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Ram pressure

In physics, ram pressure is a pressure exerted on a body which is moving through a fluid medium. It causes a strong drag force to be exerted on the body.

For example, a meteor traveling through the Earth's atmosphere produces a shock wave generated by the extremely rapid compression of air in front of the meteoroid. It is primarily this ram pressure (rather than friction) which heats the air which in turn heats the meteoroid as it flows around it.[1]

In the case of a galaxy moving through the intergalactic gas, the ram pressure is capable of stripping the galaxy of much of its interstellar gas.[2]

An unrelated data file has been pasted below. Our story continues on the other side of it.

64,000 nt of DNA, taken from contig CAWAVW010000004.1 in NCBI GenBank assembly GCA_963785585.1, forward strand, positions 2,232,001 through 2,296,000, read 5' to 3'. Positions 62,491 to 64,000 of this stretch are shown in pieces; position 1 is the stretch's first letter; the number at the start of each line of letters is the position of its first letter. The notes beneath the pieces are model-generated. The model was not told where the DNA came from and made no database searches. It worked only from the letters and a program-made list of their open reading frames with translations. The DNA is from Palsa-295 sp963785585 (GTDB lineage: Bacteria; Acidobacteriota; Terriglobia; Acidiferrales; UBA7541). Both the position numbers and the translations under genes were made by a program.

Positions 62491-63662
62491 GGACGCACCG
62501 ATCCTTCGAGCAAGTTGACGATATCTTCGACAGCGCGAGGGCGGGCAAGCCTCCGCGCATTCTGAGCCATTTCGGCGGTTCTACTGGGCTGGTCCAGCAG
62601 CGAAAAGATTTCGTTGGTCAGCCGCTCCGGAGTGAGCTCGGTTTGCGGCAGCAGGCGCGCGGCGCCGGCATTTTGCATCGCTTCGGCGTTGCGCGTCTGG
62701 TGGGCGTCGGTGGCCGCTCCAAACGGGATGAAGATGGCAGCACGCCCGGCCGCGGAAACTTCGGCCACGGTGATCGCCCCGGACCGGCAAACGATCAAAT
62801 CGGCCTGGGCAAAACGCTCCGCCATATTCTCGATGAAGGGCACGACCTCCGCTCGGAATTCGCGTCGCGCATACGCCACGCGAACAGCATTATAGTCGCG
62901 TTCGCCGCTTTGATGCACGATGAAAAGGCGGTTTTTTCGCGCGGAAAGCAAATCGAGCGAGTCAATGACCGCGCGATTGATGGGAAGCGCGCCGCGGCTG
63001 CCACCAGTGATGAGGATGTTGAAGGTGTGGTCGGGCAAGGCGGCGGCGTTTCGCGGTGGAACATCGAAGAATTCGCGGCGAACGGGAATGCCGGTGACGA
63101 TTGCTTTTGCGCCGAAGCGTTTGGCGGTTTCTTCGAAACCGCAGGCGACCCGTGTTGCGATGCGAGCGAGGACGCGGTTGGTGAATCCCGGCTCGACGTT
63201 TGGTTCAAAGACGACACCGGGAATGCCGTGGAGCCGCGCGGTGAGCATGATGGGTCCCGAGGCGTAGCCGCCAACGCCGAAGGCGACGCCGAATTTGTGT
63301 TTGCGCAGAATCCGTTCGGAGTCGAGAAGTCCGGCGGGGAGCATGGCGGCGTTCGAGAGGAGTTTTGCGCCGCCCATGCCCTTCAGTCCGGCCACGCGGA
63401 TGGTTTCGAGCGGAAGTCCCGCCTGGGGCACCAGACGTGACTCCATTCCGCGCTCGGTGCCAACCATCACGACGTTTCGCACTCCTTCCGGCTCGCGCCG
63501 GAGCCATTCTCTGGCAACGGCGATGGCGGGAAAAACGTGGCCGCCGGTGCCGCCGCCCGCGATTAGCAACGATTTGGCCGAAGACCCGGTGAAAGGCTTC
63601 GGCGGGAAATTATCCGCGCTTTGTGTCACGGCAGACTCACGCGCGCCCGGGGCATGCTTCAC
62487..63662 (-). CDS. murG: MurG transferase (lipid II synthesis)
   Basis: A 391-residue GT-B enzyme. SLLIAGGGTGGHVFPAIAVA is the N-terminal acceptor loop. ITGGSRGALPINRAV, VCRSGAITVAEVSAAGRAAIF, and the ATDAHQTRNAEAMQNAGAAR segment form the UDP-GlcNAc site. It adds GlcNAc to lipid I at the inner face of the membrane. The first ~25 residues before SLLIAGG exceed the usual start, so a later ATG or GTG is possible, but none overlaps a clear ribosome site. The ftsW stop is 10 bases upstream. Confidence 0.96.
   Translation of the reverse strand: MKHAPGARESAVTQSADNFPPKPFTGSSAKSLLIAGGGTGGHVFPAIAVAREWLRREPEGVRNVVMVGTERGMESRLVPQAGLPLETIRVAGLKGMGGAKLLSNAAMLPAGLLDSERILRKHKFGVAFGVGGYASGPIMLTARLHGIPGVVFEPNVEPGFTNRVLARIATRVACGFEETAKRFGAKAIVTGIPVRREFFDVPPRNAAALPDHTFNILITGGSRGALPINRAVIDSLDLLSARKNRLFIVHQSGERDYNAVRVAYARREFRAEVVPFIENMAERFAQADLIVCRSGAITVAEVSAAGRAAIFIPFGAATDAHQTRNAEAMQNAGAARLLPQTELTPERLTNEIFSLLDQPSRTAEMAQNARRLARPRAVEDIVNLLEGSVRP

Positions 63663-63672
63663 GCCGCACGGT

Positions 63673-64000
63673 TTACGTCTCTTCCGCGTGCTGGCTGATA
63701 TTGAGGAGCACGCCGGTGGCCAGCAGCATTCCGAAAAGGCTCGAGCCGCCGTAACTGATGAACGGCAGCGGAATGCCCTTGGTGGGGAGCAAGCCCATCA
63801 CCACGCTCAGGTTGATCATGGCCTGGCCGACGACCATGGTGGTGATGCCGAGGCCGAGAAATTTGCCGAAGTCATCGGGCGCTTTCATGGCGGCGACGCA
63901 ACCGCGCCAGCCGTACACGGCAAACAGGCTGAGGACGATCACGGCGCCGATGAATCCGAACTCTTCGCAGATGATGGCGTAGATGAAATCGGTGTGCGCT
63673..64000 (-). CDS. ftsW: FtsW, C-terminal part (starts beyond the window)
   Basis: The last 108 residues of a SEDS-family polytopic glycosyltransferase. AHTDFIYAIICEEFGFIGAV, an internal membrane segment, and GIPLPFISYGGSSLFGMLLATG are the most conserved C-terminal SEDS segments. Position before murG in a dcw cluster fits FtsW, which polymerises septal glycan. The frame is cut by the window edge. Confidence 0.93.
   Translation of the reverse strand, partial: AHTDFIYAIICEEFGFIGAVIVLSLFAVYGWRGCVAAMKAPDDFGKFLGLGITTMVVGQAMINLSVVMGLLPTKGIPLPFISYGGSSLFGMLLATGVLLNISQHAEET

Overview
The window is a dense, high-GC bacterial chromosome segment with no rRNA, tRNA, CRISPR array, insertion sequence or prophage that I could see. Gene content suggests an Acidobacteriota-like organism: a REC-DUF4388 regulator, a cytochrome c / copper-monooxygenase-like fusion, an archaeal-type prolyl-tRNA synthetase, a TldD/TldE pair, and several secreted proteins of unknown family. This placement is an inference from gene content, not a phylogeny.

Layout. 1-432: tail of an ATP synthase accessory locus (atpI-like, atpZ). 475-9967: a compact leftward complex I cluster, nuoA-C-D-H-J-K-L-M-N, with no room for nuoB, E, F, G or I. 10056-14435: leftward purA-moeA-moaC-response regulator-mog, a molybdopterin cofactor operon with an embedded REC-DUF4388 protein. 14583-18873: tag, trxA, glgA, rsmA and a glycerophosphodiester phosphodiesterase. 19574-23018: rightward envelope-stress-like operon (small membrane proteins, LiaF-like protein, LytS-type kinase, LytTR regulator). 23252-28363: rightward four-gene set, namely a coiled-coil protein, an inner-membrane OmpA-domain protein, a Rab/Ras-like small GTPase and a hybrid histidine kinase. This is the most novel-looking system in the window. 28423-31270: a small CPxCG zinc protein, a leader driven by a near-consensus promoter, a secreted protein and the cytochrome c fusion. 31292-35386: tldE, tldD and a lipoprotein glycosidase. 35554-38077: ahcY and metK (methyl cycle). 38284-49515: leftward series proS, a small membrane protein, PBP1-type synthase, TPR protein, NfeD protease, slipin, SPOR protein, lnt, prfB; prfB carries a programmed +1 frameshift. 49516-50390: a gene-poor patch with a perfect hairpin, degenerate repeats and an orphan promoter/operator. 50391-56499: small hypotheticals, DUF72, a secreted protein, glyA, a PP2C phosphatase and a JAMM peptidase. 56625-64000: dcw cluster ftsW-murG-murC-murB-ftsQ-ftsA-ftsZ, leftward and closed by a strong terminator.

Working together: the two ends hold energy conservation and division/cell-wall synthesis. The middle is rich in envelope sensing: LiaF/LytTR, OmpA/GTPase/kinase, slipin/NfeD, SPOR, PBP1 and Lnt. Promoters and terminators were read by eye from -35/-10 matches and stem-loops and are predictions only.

The ram pressure increases when the velocity increases. For example, when you are in a windy place, you feel a force on your body from the wind. The stronger (faster) the wind, the greater the force you feel.


  1. ^ Plait, p.1
  2. ^ Grebel, Gallagher, Harbeck, pp.1-15


  • Grebel, Gallagher, Harbeck (2003) The Progenitors of Dwarf Spheroidal Galaxies retrieved Nov. 2007
  • Plait, Philip (2002) Meteors are heated by friction as they pass through the atmosphere. re-retrieved Nov. 2007
This article is licensed under the GNU Free Documentation License. It uses material from the Wikipedia article "Ram_pressure". A list of authors is available in Wikipedia.
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